Understanding Generation X as High Earners and Big (Stressed) Spenders

The "forgotten" Generation X makes and spends more than other generations, but they're also financially stressed. So, it's important for marketers to understand how Gen Xers are prioritizing their money and why.

At 65 million strong, Gen X—those born between 1965 and 1980 per our definition—is smaller in size than the boomer and millennial generations, but their average pretax household income is about $101,000 annually, nearly $25,000 more than the average for all US households, according to the most recent data from the Bureau of Labor Statistics (BLS), which covers Q3 2017 through Q2 2018.

Unfortunately, this income doesn’t always go as far as Xers might like. According to a January 2019 survey from the Employee Benefit Research Institute (EBRI) and Greenwald & Associates, 22% of working Xers considered their debt a “major problem” with another 41% saying said it was at least a “minor problem.” In that survey, Xers were ages 43 to 54.

This debt can hold Xers back from focusing on other financial priorities. According to an April 2019 report from nonprofit Transmerica Center for Retirement Studies, saving for retirement is this generation’s top financial priority at 24%, followed by paying off credit card debt (19%) and covering day-to-day expenses (17%). Yet, when asked about their current financial priorities, paying off debt topped the list (68%), followed by saving for retirement (64%).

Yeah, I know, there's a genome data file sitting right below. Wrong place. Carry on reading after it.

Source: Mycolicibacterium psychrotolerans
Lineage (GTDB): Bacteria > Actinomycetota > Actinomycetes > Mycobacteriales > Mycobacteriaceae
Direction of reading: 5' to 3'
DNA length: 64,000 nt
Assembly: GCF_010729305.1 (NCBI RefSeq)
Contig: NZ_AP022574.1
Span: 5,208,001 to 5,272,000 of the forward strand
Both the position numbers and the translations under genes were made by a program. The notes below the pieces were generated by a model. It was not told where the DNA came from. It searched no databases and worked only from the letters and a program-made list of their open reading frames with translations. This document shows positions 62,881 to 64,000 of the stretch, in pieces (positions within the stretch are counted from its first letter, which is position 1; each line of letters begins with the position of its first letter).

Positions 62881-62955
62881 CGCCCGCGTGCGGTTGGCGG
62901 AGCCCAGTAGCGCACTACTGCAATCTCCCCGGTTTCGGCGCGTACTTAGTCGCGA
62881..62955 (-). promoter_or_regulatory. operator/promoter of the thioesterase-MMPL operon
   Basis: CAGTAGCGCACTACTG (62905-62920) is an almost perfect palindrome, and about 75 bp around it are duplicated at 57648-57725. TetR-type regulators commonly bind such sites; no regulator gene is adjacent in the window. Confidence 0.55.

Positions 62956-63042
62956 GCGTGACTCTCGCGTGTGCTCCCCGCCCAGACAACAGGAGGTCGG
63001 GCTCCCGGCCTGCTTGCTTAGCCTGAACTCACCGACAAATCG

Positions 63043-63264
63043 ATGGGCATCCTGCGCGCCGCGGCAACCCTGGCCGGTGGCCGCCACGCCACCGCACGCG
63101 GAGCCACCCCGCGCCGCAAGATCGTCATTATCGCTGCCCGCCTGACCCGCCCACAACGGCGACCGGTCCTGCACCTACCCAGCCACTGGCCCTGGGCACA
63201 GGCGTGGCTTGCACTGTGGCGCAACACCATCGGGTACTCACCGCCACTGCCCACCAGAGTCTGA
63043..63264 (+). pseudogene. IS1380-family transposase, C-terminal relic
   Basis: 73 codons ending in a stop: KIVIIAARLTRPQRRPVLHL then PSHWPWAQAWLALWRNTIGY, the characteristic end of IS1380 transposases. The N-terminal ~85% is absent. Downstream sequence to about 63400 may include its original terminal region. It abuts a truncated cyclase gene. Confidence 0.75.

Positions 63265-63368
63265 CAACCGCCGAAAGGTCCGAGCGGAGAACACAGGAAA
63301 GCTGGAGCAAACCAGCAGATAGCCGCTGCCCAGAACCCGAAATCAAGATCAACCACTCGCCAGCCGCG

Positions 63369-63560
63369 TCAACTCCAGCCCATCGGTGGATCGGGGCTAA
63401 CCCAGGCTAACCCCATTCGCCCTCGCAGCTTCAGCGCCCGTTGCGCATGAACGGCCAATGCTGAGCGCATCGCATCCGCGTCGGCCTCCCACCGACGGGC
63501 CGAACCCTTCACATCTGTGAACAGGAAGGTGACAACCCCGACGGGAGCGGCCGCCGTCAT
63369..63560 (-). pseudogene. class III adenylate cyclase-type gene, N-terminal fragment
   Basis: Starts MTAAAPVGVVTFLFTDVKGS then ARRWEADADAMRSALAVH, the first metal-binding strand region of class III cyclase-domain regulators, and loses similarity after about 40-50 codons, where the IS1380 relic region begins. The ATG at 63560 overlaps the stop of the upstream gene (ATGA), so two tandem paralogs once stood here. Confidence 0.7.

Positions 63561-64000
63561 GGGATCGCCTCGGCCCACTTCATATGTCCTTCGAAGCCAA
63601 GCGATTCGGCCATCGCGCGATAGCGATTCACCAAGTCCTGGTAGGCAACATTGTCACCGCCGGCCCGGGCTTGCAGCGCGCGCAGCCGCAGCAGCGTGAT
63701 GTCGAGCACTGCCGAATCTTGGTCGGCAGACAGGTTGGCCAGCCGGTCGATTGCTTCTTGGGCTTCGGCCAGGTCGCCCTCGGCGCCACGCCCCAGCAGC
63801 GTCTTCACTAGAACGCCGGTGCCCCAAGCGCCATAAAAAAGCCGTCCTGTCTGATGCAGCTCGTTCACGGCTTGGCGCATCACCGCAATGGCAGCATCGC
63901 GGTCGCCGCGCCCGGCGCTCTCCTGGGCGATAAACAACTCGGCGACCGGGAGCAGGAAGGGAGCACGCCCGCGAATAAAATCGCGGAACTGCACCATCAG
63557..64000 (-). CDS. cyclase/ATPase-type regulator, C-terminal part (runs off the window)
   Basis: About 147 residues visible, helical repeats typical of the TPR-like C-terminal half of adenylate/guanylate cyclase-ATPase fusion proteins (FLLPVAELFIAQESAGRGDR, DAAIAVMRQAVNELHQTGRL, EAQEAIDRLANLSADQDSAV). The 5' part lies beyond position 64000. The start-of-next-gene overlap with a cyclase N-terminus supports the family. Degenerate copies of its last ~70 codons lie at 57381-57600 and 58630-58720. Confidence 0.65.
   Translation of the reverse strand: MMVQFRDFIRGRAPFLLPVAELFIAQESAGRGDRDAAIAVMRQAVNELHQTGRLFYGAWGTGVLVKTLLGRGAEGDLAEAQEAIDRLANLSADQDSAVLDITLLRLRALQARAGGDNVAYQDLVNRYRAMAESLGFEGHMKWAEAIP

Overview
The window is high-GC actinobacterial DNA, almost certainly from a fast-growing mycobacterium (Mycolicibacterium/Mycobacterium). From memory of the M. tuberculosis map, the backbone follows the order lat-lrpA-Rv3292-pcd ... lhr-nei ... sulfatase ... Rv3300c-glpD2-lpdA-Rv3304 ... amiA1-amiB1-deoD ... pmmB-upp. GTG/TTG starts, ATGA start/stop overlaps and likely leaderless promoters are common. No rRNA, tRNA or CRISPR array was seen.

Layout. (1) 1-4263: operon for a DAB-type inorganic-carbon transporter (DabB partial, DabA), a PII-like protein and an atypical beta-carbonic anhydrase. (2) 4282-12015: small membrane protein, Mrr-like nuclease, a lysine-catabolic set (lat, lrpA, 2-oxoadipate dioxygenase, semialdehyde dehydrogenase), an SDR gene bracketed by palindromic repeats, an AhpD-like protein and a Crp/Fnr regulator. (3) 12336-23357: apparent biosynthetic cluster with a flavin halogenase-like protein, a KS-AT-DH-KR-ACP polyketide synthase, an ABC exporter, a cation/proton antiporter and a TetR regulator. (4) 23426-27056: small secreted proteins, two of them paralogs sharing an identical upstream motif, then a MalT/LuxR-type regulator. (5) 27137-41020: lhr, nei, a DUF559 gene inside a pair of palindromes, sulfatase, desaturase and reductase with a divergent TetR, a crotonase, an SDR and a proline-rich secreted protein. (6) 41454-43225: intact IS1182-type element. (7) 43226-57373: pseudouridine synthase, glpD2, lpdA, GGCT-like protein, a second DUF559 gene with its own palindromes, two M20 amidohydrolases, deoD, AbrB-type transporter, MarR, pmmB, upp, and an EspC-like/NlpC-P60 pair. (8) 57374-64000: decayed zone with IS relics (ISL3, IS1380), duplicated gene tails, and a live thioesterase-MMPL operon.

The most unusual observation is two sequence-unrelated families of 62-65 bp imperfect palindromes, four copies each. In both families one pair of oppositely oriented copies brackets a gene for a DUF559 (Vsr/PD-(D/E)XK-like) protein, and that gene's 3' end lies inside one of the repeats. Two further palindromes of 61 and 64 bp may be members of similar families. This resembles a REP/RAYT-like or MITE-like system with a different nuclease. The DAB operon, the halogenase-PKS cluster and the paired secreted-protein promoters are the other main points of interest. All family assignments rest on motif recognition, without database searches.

Life stage and timing also play a part in this generation’s financial prioritization.

“Gen Xers are in what might be the busiest years of their lives," said Catherine Collinson, president of Transamerica Center for Retirement Studies. "They’re juggling their careers, they’re raising their families. They may be looking after aging parents. They’re extremely stretched and busy. It’s a time when they should be focusing on their future retirement, but it’s really hard for them to make time to do so.”

Amid these challenges, many Xers feel okay about their financial state. According to an October 2018 polling from Metlife, 59% of Xer respondents said they “are confident in their finances.” And in March 2019 when market research company Morning Consult asked: “Financially speaking, are you doing better, worse or the same as you thought you would be 10 years ago?” Just 33% of respondents said they were doing worse, compared with the 61% who felt they were doing about the same or better.

“To the extent that Xers feel confident about their finances—justifiably or not—that creates an opening for a marketer who wants to get at their money,” said Mark Dolliver, principal analyst at eMarketer. “It’s not as though Xers across the board feel their pockets are empty. But probably the more important factor is that with families to support and homes to maintain, Xers are at a life stage where they have no choice but to spend a lot.”

That sentiment is reflected in the BLS's most recent 12-month spending figures. On average, Xer households spend nearly $74,000 annually, about $13,000 more than the figure for total US households.

“They’re not free spenders—they can’t afford to be—but by necessity they are big spenders.” Dolliver said.

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